The U.S. Supreme Court heard arguments Tuesday on whether the First Amendment’s free-speech protections apply to television shows children might be watching.
The case, Federal Communications Commission vs. Fox Television Stations, centers on regulators’ ability to fine broadcasters for including “fleeting expletives” — impulsive swear words — in their programming. A narrower issue for the court is whether the FCC acted capriciously in 2004 by changing its policy regarding indecent language.
The FCC once looked the other way when the occasional curse found its way into the airwaves, so long as it didn’t reference explicitly sexual activity. But when celebrities used the “F-bomb” during a pair of 2003 award shows that were broadcast live, federal overseers suddenly decided any use of the word was inherently sexual and therefore unacceptable. Regulators began threatening fines of as much as $325,000.
Chief Justice John Roberts and Justice Antonin Scalia seemed sympathetic to the argument that even fleeting expletives have a “coarsening” effect that can damage “impressionable children.”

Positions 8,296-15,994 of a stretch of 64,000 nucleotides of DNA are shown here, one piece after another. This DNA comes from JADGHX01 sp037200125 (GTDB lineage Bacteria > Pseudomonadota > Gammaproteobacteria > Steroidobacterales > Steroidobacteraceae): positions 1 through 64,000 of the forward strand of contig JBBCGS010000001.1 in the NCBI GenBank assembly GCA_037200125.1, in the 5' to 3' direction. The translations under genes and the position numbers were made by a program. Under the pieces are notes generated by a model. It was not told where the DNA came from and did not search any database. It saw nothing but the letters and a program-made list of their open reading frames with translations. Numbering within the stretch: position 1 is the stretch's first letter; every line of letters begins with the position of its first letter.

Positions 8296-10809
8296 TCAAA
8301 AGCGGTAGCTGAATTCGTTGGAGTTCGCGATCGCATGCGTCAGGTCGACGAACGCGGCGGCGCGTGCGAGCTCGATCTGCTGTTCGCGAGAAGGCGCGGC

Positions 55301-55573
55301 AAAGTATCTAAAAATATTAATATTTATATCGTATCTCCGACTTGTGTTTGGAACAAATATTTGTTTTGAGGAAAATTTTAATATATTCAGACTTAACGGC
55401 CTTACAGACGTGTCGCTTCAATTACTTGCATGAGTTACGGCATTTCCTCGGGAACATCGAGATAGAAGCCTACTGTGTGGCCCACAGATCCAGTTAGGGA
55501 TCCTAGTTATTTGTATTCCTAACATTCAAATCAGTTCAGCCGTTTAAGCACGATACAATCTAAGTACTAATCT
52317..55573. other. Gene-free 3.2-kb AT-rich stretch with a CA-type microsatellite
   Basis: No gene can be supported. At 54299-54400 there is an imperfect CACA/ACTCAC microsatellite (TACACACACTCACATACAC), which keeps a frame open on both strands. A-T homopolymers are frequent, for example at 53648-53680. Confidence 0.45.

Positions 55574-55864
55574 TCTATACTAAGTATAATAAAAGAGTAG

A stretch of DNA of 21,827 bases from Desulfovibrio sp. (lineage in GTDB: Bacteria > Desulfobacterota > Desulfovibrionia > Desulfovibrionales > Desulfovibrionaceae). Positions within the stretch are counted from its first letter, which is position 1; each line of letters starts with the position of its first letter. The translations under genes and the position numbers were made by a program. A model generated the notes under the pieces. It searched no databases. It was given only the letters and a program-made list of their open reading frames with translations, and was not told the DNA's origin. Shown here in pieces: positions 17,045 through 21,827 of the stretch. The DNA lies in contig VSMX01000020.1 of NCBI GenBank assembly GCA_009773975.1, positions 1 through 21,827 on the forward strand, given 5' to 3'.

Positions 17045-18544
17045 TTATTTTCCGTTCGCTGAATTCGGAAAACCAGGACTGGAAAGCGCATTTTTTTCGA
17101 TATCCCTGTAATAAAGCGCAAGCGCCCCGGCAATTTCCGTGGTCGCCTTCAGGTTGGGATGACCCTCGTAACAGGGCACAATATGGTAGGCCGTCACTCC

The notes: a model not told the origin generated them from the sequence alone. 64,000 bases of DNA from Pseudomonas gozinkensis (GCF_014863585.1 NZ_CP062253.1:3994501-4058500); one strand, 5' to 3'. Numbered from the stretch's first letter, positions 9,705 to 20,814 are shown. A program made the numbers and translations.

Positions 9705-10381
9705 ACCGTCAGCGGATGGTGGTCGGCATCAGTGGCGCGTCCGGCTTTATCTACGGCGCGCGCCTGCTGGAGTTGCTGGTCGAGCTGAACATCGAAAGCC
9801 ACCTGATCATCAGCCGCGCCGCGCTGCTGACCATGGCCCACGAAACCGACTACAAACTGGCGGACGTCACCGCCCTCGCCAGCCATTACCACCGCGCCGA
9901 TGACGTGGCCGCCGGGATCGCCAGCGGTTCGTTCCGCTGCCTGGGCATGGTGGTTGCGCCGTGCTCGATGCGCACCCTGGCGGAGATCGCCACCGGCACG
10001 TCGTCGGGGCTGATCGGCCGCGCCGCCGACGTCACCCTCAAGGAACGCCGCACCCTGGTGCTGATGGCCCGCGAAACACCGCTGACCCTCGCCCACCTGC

“Why do you think the F-word has shocking value?” Chief Justice Roberts asked rhetorically. “It’s because it’s associated with sexual or excretory activity; that’s what gives it its force.”
Other justices were more skeptical of the FCC’s arguments that tougher decency standards are needed to protect children. Justice John Paul Stevens said “you can’t help but laugh” at the delivery of some swear words, and noted that the F-word is often “used with no reference to sexual connotations.”
A shrill Solicitor General Gregory Garre, representing the FCC, was adamant that a ruling in favor of Fox would open the floodgates to obscenity and indecency on television, with “Big Bird dropping the F-bomb on ‘Sesame Street.’ “
Oh, please. Is the court — and the public — to believe that children’s television producers are eagerly awaiting the green light to turn beloved, fuzzy characters into gangsta rappers?
Mr. Garre’s ridiculous leap reveals the absurdity of the FCC’s arguments. The FCC’s policy is about power and punishment, not protection. Fundamentally, it is the job of parents to supervise their children’s exposure to television and counsel them on whether what they see and hear is appropriate or offensive. No federal bureaucracy can substitute its will and judgment — especially not one as outdated and heavy-handed as the FCC.
The Supreme Court once again appears divided. Here’s hoping a majority of justices issue a clear defense of the First Amendment and order the FCC to stop treating the taxpaying public like babies.